Try and avoid the common tropes. When doing your research of publishers to send the manuscript to, you will frequently see references to topics like: no talking cats, no vampires, or no zombies. Beware, if you are incorporating overdone similar ideas, your story has to really shine or have a different twist or point of view. Don’t overdo magic. If it’s too easy, if gets your characters out of too many problems without them (or the author!) having to come up with interesting solutions, that’s cheating. The plot is important, but the characters have to stand out. The setting can be almost as important as the characters. Beware of glossing over holes in the plot or description. If you can incorporate three actual facts about something, like a zeppelin, a steam train, or a sailing ship, your reader will believe you are an expert and may forgive minor sins. Of course, as always, avoid a slow start and try and open the story with something to grab the reader’s attention. Some book-store browsers never get past the first sentence, so catch them while you can.
Often the fans or authors of fantasy may have themselves to blame if they can’t attract new readers. Maybe we frighten them away when they ask what the story is about by confusing them with too much fantasy jargon. For example, take my novel The Queen’s Pawn. I could say it’s a questing adventure, complete with wizards and dragons and strange monsters. It’s the story of a youth who must rescue the queen and the princess from evil villains. You can picture their eyes glazing over. Alternatively, I could simple say it’s the story of a young man who must overcome the odds on a journey to guide a widow and her daughter to safety. It has humor, adventure, and romance. Take a look at another book I wrote, The Dark Lady. It’s the story of a young princess who discovers her parents have been murdered and she is beset on all sides by grasping men who wish to control her, and the kingdom. I could also simply say it’s the story of an orphan girl who must survive difficulties while trying to discover who murdered her parents. Once we lure the unsuspecting reader into opening the pages of a good fantasy tale, I think we have them hooked.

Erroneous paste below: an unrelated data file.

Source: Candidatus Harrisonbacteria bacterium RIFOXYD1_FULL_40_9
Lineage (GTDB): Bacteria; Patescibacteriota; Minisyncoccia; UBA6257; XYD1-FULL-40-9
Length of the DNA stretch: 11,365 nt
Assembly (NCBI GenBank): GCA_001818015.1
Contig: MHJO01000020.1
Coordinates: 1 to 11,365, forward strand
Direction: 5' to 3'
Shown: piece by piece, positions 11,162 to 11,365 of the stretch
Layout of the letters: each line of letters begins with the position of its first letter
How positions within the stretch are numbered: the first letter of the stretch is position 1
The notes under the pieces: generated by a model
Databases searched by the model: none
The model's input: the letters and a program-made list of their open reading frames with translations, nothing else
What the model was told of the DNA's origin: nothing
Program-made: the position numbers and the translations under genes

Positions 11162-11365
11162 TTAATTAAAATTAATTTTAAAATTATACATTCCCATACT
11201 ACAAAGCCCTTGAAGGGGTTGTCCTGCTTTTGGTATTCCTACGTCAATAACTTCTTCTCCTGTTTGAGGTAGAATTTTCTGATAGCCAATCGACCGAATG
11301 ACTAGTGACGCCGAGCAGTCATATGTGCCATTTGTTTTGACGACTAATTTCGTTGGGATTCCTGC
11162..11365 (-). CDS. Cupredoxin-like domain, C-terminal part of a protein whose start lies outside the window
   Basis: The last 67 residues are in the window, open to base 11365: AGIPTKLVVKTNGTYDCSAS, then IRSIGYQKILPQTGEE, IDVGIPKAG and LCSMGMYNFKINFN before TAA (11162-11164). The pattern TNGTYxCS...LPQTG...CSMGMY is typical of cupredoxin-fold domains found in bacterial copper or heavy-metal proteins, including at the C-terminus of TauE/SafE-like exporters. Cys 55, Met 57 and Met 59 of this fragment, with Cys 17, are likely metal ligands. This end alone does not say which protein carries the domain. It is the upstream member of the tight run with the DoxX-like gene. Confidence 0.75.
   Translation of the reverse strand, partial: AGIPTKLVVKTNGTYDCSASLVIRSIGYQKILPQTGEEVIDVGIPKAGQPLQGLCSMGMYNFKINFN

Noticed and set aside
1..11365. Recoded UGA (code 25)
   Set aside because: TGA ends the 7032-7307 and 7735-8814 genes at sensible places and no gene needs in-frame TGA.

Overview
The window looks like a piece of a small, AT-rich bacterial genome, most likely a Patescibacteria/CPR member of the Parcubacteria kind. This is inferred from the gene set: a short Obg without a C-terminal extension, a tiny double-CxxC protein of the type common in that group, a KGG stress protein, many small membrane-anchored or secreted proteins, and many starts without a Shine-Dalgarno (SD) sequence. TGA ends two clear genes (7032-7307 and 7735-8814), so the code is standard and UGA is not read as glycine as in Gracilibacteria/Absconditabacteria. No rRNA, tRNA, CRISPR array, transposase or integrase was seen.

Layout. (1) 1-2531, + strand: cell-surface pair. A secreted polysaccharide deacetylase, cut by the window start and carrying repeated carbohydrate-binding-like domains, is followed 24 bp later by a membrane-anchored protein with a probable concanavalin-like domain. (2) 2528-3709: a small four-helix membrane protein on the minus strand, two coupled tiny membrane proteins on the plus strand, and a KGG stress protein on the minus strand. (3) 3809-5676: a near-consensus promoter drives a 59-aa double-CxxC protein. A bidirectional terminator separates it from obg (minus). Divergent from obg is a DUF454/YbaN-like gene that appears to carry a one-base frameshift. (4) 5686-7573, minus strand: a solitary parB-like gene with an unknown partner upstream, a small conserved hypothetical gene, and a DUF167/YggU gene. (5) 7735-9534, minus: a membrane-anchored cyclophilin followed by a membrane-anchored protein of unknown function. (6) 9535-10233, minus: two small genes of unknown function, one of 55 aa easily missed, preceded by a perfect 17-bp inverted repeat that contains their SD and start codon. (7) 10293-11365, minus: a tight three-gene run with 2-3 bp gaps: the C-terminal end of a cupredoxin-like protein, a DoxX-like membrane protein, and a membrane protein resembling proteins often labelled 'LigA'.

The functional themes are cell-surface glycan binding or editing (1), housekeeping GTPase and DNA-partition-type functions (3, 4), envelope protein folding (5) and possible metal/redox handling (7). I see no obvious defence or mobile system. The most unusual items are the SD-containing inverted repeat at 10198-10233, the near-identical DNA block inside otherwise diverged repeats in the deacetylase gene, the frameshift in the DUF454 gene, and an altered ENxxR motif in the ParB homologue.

Ron can be found sailing on Lake Winnipeg when not writing novels or critiquing for an on-line magazine He won first prize for a Canadian Authors Association short story contest for a ghostly love story, but his preference is for longer works including a recent trio of medieval-style fantasies and the Housetrap Chronicles fantasy detective series through www.burstbooks.ca . Supervised by his understanding wife and a large demanding cat, most of his writing efforts continue toward fantasy, with occasional lapses into science fiction and horror.